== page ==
Offshore Wind Energy Workforce Assessment
NREL’s experts are evaluating potential offshore wind energy workforce gaps and opportunities to fill them to meet the country’s aggressive clean energy goals.
To meet the Biden administration’s goal of reaching 30 gigawatts (GW) of offshore wind energy by 2030, the offshore wind energy industry must significantly grow its workforce. To better understand what the industry—and its workforce—may need to achieve that growth, NREL researchers are working with industry partners to assess potential workforce gaps and opportunities.
With support from the U.S. Department of Energy’s Wind Energy Technologies Office, NREL published an initial report on their investigations in 2021, titled Power Sector, Supply Chain, Jobs, and Emissions Implications of 30 Gigawatts of Offshore Wind Power by 2030. To reach the 30-GW target, the authors found, the offshore wind energy industry would need to employ more than 44,000 workers in offshore wind energy by 2030 and nearly 33,000 more in communities supported by offshore wind energy activity.
These high-level estimates provide a general baseline. But more precise details—such as which sectors, including manufacturing and installation, will see the highest job growth or what training programs are needed to prepare workers for these jobs—can help industry and governments plan ways to promote this workforce growth.
To follow up on that initial report, NREL conducted a nationwide study to examine how many workers and what kinds of jobs the workforce might need to meet the 30-GW target. Although several states have conducted their own state-specific workforce assessments, no national-level evaluation existed until NREL’s U.S. offshore wind energy workforce assessment.
For the assessment, the NREL team conducted a deeper analysis for all segments of the offshore wind energy industry to provide a more nuanced, precise estimate of the range of potential offshore wind energy workforce needs between 2024 and 2030 (based on scenarios with 25% and 100% domestic content). The team collected data to better understand potential job roles and requirements, workforce training programs, and opportunities to increase diversity, equity, and inclusion or help workers transition from similar fields into the offshore wind energy industry.
The team collected its data from several sources, including:
- The annual offshore wind energy market assessment, in which NREL researchers evaluate and share information on the U.S. offshore wind energy pipeline (including approved and announced plans to build more offshore wind energy plants) and The Demand for a Domestic Offshore Wind Energy Supply Chain, a 2022 report in which NREL authors provide data about demand for specific components (such as wind turbines, foundations, vessels, and cables)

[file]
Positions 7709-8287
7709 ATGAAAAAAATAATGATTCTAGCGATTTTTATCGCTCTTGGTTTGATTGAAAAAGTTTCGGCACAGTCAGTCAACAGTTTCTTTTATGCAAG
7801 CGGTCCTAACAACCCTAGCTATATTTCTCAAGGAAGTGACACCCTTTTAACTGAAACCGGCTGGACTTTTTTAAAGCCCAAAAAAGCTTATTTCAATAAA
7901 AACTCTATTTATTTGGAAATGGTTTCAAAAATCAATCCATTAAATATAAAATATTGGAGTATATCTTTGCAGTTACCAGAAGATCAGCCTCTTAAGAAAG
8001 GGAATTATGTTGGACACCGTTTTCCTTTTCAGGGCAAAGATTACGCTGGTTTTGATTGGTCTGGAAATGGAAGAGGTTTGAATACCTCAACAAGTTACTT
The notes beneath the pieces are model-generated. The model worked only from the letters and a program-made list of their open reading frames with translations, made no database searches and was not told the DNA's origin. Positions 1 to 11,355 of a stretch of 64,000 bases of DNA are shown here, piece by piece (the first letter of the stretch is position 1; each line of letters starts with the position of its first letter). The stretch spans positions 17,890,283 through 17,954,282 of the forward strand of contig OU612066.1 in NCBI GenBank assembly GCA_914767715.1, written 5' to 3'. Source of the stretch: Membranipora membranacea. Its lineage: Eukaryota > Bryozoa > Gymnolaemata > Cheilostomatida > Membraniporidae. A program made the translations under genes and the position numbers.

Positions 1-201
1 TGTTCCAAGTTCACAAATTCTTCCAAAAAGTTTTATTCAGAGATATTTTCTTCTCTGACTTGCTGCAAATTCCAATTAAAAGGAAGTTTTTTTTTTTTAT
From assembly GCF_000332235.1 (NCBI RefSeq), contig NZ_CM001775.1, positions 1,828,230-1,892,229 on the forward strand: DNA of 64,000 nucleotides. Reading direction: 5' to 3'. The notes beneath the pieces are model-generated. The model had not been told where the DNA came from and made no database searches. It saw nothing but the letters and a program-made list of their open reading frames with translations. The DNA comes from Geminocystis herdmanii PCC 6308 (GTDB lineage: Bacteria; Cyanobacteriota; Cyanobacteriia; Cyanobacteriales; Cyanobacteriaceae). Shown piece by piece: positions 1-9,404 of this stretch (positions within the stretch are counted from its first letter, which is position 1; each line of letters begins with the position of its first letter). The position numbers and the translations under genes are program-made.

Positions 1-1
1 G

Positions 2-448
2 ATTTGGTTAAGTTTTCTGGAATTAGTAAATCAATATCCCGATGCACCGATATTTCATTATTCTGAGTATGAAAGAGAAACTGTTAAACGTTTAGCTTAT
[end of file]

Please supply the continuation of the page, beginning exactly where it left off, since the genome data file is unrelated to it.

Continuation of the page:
- Feedback from quarterly stakeholder meetings, convened through the Offshore Wind Workforce Network, which included 150 representatives across several universities, industry groups, companies, unions, community colleges, original equipment manufacturers, maritime academies, and federal and state governments
- Reviews of job postings and publications to compile details of job roles and requirements
- Systematic outreach conducted with current education and training programs as well as online searches for additional developmental programs.
To validate the maritime construction workforce, the team also conducted interviews with offshore wind plant developers, union leaders, maritime and offshore safety trainers, educators, offshore wind energy personnel and logistics experts, and vessel operators.
Needs for Workforce Growth
The results of the assessment, published in October 2022, indicate that, among other findings and advice to meet workforce demand, the U.S. offshore wind energy industry needs to or should:
- Employ an average between 15,000 and 58,000 full-time workers every year between 2024 to 2030 (based on 25% and 100% domestic content scenarios)
- Attract and train skilled tradespeople who represent the largest pool of potential offshore wind energy workers, including from similar fields, such as oil and gas
- Prioritize diversity and inclusion initiatives to involve underrepresented and underserved populations
- Ensure coordination and collaboration between industry stakeholders and global, national, regional, and state partners on major workforce challenges through efforts such as the Offshore Wind Workforce Network.
To further analyze the potential for workforce growth within the U.S. offshore wind energy industry, the NREL team continues to meet with stakeholders through the Offshore Wind Workforce Network.
Together, the group will discuss other potential topics to explore, such as:
- The geographic dispersion of job growth across the United States
- How regional approaches and collaborations could influence the workforce
- When jobs might be added to which sectors.
The workforce assessment team also continues to spread awareness about this potential workforce growth to members of the public.
And, as new wind energy plants are built and jobs are added, the team will track how the workforce actually develops over time and assess any new offshore wind plant commitments to estimate their impacts on workforce growth.
U.S. Offshore Wind Energy Workforce Assessment, NREL Technical Report (2022)
Offshore Wind Workforce Safety Standards & Training Resource, U.S. Department of Energy WINDExchange Resource (2023)
Offshore Wind Energy Workforce Development Best Practices Resource, U.S. Department of Energy WINDExchange Resource (2023)